FORT WAYNE, Ind. (WANE) – Health officials are hopeful the Pfizer vaccine could be approved for younger children as soon as late October.
On CBS News’ Face the Nation, former FDA Commissioner Dr. Scott Gottlieb discussed how much longer it will take for a COVID-19 vaccine to be approved for kids younger than 12.
Dr. Gottlieb, who also sits on the board for Pfizer, said the company expects trial results for a kids vaccine to be available as soon as the end of September. Within days, Pfizer will submit that data to the FDA to seek emergency use authorization of the vaccine for kids between 5-11.
“I think, in a best case scenario given that timeline I just laid out, you could potentially have a vaccine available to children age 5-11 by Halloween if everything goes well,” Dr. Gottlieb said Sunday.
If a children’s vaccine does get approval by the end of October, how would that impact the ongoing battle against the pandemic?
Like the rest of the country, the number of COVID-19 cases affecting children ages 5-11 has risen due to the Delta variant. However, they are not as common compared to younger adults. In Indiana, 4.5% of reported cases come from children ages 5-11. This is below the national level of 4.8%.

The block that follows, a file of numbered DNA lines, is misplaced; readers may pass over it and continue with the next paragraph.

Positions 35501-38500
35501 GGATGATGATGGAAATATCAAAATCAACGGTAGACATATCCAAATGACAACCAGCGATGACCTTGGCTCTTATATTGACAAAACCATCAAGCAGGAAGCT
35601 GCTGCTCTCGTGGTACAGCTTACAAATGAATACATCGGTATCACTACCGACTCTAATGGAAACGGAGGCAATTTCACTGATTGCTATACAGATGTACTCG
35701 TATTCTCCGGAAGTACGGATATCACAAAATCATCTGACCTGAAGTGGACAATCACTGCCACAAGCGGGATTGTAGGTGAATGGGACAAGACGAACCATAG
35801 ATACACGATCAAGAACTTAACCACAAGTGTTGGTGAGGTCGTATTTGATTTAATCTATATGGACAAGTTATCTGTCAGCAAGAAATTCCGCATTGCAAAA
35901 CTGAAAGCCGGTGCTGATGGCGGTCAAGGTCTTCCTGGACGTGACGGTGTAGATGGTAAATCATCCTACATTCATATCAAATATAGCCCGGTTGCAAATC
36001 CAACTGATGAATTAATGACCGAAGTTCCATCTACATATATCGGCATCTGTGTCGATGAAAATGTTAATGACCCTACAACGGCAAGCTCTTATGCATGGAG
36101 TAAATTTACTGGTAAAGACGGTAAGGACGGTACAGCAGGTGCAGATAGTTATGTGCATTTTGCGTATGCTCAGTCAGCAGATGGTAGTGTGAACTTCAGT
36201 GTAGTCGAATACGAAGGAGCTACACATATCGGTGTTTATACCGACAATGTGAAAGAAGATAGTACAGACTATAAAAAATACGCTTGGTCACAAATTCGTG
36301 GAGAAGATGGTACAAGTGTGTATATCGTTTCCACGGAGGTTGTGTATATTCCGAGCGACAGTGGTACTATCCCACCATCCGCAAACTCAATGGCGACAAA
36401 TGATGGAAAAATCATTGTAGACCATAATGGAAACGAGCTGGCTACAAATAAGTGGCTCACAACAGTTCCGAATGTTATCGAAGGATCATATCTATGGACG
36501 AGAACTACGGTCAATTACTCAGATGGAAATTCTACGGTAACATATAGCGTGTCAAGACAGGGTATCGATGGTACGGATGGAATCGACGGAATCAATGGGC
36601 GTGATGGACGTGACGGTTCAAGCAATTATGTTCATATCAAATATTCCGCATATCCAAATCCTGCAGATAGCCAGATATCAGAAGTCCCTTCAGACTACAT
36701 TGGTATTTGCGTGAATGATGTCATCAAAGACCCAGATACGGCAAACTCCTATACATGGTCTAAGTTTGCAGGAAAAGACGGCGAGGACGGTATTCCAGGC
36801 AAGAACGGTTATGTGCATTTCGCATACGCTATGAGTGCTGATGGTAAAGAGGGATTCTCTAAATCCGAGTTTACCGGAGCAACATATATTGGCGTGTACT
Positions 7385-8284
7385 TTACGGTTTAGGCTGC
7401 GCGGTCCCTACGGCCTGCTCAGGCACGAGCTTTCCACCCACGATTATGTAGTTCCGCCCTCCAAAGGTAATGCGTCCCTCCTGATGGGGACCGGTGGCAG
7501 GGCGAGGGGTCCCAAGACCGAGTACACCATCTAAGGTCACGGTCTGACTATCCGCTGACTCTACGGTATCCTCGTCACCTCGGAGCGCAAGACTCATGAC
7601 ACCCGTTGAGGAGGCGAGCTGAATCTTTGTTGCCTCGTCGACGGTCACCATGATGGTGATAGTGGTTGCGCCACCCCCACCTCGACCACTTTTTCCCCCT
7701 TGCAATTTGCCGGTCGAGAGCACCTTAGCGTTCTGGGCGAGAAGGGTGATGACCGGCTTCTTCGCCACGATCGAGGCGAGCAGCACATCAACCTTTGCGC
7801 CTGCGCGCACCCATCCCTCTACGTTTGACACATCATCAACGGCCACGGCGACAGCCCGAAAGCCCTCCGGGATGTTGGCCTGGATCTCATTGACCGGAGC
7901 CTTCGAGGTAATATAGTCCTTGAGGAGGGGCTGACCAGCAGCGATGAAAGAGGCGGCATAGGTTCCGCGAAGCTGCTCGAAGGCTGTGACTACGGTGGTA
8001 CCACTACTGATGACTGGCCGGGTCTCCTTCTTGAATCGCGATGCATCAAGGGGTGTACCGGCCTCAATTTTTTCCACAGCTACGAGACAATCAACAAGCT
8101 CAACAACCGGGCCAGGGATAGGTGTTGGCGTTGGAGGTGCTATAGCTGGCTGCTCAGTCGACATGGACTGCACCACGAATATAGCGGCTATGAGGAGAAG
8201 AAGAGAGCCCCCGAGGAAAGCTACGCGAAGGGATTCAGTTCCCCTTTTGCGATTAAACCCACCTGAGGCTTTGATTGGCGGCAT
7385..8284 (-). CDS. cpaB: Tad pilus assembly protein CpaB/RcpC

Still, a clearance from the FDA would open vaccine eligibility up to millions of children and would provide them an extra layer of protection from the virus.
Allen County Health Commissioner Matthew Sutter discusses how effective the Pfizer vaccine has been for teens 12-18. He suggests they are showing similar effectiveness for children 5-11.
“It looks like (the vaccines) work really well in kids,” Dr. Sutter said. “In ages 12-18, vaccines are extremely effective and they’ve been shown to be safe too.”